Information contained in this publication is intended for informational purposes only and does not constitute legal advice or opinion, nor is it a substitute for the professional judgment of an attorney.
On April 9, 2022, the Maryland legislature voted to override Governor Lawrence J. Hogan’s veto of the Time to Care Act of 2022 (SB 275/HB8), passing it by a 30-16 vote in the Senate and by a 94-44 vote in the House. Maryland is the eleventh state1 (in addition to the District of Columbia) to adopt a statewide family and medical leave program (the “Program”).
The purpose of the Program is to provide temporary paid benefits to a covered individual who is taking leave from employment. The Program mirrors the federal Family and Medical Leave Act (FMLA), in part, and expressly states that the secretary of labor shall adopt regulations and procedures consistent with the FMLA and relevant state law. Benefits will include taking leave for the following reasons:
- To care for a child during the first year after the child’s birth or after the placement of the child through foster car, kinship, or adoption;
- To care for a family member with a serious health condition;
- The covered individual has a serious health condition;
- To care for a service member who is the covered individual’s next of kin; or
- The covered individual has a qualifying exigency arising out of deployment of a service member who is a family member of the covered individual.
Beginning October 1, 2023, every employee working in Maryland, self-employed individuals, and employers with 15 more employees participating in the Program must begin contributing to the Program fund (the “Fund”). A covered employee is one who has worked at least 680 hours over a 12-month period immediately preceding the date on which leave is to begin.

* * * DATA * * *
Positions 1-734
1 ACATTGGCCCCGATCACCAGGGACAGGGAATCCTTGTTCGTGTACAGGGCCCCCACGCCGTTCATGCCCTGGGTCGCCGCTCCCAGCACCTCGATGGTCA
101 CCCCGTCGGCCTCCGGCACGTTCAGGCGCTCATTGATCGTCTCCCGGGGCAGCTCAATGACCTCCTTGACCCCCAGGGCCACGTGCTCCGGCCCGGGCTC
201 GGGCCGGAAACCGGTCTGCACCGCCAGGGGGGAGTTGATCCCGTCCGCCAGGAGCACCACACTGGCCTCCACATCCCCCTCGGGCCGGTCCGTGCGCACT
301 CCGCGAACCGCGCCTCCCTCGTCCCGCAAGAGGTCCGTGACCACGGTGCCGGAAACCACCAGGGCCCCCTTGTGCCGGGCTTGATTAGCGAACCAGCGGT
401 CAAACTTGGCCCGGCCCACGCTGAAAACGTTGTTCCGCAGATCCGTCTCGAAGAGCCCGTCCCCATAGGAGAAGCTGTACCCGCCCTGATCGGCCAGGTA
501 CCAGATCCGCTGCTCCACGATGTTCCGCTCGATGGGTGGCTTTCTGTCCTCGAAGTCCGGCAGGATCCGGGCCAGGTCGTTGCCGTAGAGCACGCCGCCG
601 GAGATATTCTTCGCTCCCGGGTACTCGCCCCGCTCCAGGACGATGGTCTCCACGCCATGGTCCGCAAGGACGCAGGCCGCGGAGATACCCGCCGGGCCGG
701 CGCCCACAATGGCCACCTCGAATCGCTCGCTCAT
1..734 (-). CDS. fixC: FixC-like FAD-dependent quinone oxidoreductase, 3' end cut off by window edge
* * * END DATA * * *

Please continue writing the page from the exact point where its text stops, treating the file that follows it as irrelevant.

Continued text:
The secretary of labor will set the respective rates of contribution for employers with 15 or more employees by June 1, 2023. Funding requirements will be subject to change every two years based on recommendations by the secretary of labor, in consultation with state agencies and relevant stakeholders. Employers that have 14 employees or fewer, however, are not required to contribute to the Fund. Employees of those smaller employers, however, will still be required to pay their required contributions.
Interactions with Other Laws and Employer Policies
If paid leave taken under the law also qualifies as protected leave under the FMLA, the paid leave taken will run concurrently with, and not in addition to, such protected leave.
If a covered individual is receiving benefits or is taking leave, an employer must continue any employment health benefits in the same manner as required by the federal FMLA for the time that the covered individual is absent from work or receiving benefits. Employers generally must restore the individual to an equivalent position of employment. The new law offers individual leave-takers with job protection, and generally, an employer may only terminate an employee on leave “for cause,” and may only deny restoration of a covered individual’s position in certain circumstances.
While the law represents a major change concerning paid leave for Maryland employers, its substantive provisions do not take effect until October 1, 2023, providing employers time to prepare. The anticipated interpretive regulations should provide businesses with some clarification and guidance prior to the requirements taking effect.
Employers should take advantage of this lead time to identify covered employees, prepare their payroll systems to include any additional payroll tax, and to consult experienced Maryland employment counsel to review current paid time off, leaves of absence and family and medical leave policies to account for these new requirements.
Littler will continue to monitor the effects of this new law and the status of regulations.
1 The other ten states with paid leave laws are California, Colorado, Connecticut, Massachusetts, New Hampshire (which is a voluntary system), New Jersey, New York, Oregon, Rhode Island, and Washington. In addition, subsequent to Maryland’s passing its law, Delaware also passed the “Healthy Delaware Families Act.”